chapter
24 Pages

Introduction

ByANNA MARIA FERRAGINA , EROL TAYMAZ AND

It is a stylized fact in industrial economics and in international trade that the threat of competition drives enterprises to improve productivity and innovate, and, as such, has a significant impact on industry and aggregate performance. Globalization and innovation are the two most important vehicles for long-term competitiveness. Both forces produce not only sectoral reallocation, but also a significant selection and turnover of firms within industries. Besides, innovation and internationalization are strictly linked to each other: innovation is an essential tool to compete in international markets; at the same time, firms operating in foreign markets gain access to superior knowledge and technology, which stimulates their performance. These arguments are strongly grounded in new international trade theories with heterogeneous enterprises and imperfect competition (Melitz, 2003; Bernard et al., 2003, 2006; Helpman et al., 2004). Consistent with this approach, all research reported in this book relies on microeconometric analyses and explore the determinants of firm dynamics, focusing in particular on innovation and global activities and emphasizing both intrasectoral firm heterogeneity and intersectoral differences using longitudinal data at the firm level. The studies also consider several other factors which affect the ability of firms to expand or enter/exit, such as factor intensity, scale economies, market structure and various barriers to entry and exit, such as financial market distortions, institutional inefficiencies and other market imperfections. The timing for such a collection is appropriate as it allows taking stock of the exceptional surge of interest in firms’ dynamics over the last two decades, which has involved different fields of research. The most relevant includes industrial organization studies related to the analysis of the differences in producer turnover across firms, industries and time periods. This rich literature follows the seminal papers by Dunne et al. (1988, 1989), Audretsch (1991) and Mata et al. (1995), in which sectoral and aggregate productivity gains are linked to productivity differences at the micro level and to the dynamics of exit of low productivity firms and the entry and growth of higher productivity firms. Departing from this literature, a rich path of both empirical and theoretical research has also developed in labour-and macroeconomics, with the study of the gross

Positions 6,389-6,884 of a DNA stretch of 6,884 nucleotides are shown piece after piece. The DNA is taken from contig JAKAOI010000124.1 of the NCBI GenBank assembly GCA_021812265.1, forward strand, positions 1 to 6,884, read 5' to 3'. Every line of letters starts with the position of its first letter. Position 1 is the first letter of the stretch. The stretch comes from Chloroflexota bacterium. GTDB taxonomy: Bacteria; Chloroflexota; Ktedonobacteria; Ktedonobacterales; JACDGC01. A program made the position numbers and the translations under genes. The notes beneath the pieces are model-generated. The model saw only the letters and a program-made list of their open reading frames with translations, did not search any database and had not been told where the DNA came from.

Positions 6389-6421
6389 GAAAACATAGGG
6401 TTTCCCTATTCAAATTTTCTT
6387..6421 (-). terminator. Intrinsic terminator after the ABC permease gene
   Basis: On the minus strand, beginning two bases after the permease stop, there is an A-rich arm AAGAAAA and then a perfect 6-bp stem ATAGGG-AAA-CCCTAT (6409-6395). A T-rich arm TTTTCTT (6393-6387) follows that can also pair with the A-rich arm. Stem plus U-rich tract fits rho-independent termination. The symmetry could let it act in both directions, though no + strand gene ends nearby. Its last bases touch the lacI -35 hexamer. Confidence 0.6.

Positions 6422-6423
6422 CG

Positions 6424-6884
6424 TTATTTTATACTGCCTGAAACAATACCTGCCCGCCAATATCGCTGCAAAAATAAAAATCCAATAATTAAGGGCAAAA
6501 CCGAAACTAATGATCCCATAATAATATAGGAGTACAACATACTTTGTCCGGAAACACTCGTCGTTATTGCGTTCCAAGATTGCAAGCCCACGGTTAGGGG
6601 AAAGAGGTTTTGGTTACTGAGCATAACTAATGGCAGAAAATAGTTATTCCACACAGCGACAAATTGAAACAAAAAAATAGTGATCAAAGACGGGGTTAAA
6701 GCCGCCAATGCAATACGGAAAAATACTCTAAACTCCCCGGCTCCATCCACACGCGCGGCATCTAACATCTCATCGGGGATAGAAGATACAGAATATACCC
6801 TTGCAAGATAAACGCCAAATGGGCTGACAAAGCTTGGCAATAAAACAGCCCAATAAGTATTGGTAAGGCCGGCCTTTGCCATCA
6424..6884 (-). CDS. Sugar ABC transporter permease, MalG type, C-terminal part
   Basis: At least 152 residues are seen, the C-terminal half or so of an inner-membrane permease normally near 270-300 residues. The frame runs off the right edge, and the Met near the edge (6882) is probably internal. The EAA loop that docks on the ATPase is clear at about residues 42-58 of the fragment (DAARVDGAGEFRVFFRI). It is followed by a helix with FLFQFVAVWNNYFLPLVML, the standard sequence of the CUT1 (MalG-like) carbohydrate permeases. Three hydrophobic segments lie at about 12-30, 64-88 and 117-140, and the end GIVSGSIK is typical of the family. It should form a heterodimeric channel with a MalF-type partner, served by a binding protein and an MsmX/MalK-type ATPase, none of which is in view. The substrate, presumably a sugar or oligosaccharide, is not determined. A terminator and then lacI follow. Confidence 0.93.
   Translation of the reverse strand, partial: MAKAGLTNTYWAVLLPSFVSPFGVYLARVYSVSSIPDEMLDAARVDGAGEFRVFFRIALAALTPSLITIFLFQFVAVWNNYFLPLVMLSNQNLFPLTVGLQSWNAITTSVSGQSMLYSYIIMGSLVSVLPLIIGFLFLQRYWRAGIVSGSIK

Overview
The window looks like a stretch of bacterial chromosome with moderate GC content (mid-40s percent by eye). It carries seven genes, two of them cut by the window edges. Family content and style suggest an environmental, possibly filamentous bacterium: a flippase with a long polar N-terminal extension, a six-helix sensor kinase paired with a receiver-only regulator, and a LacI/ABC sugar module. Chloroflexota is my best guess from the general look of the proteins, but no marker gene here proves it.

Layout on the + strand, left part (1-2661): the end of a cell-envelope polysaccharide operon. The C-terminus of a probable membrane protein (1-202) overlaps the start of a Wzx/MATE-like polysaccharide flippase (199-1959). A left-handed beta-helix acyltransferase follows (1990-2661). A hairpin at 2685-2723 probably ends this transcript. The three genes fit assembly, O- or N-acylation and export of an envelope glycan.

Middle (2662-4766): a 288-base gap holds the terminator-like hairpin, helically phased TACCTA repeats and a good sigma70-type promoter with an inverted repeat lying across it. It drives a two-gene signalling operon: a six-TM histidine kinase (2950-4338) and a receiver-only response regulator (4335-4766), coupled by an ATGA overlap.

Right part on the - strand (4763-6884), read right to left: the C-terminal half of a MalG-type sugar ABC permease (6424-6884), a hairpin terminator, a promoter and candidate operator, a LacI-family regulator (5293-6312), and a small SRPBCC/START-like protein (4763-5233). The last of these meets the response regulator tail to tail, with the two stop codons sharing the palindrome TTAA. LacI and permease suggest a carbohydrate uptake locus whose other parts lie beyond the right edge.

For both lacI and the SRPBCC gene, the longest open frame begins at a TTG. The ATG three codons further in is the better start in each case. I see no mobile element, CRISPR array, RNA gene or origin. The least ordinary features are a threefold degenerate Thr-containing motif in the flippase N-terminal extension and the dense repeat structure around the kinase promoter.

employment flows due to job creation and job destruction by firms (Davis and Haltiwanger, 1996). In both strands of analysis, the aggregate productivity effect of net entry, along with the reallocation of market shares from lower-to higherproductivity growth plants, are indicators of the existence and quality of the competition process (Ter Wengel and Rodriguez, 2006). A second relevant family of contributions to the study of firm dynamics is more recent and falls in the area of international trade, tracing how firm dynamics are affected by foreign ownership (Görg and Strobl, 2003; Bernard and Sjöholm, 2003; Esteve-Pérez et al., 2004; Özler and Taymaz, 2007), by trade (Wagner, 2011; Görg and Spaliara, 2012) and by immigration (Mahuteau et al., 2011). Another rich strand of literature to take into account in the family of models which focus on firms’ internationalization is related to the learning by exporting and learning to export theories, a literature which has investigated the dynamics of producers in and out of international markets, also uncovering the complementary role of self-selection and feedback effects of internationalization on the firms’ productivity (Bernard and Jensen, 1995; Bernard and Wagner, 1997; Bernard et al. 2003; Das et al. 2007). The more conclusive information on the characteristics of globalized firms relative to domestic-oriented firms allowed by these studies has become an essential guide to theorists (see the seminal paper by Melitz, 2003) and policy makers. In particular, it has become a broadly recognized fact that only more productive firms can cover entry costs (sunk costs) to sell abroad and produce profitably. The collection of contributions in this book, organized in three parts, touches upon all of the above-mentioned strands in the literature, with the common factor of being all crucially associated with the analysis of the mechanisms of resource reallocation among heterogeneous firms in a market economy. The original works collected in the book propose new directions by adopting a microeconomic view and offering new interpretations of the impact of different dimensions. To this purpose, the book collects from qualified students original and up-to-date descriptive and analytical research that spans countries as well as different fields of analysis. Based on a comparative perspective of different country experiences, the book tries to portray the current state of the art and depicts a realistic picture of the key issues of firm dynamics using new data and new methodologies. The use of micro data and the treatment of new econometric methods are cutting edge, and each chapter carries out a clear and extensive discussion of the dataset employed and of the econometric methods and other statistical tools adopted to analyse these data. Part I introduces the main topic of the book. Two broad and extensive surveys make up this section. One deals with the empirical literature on entrepreneurship (microeconomic determinants of new firm formation, ex-ante characteristics and post-entry firm performance). The second chapter in this section deals with the theoretical literature on the size distribution of firms, tracing its evolution and extension beyond the simple Gibrat’s model in favour of standard maximizing models with stochastic elements, which allow introducing economic forces and market imperfections.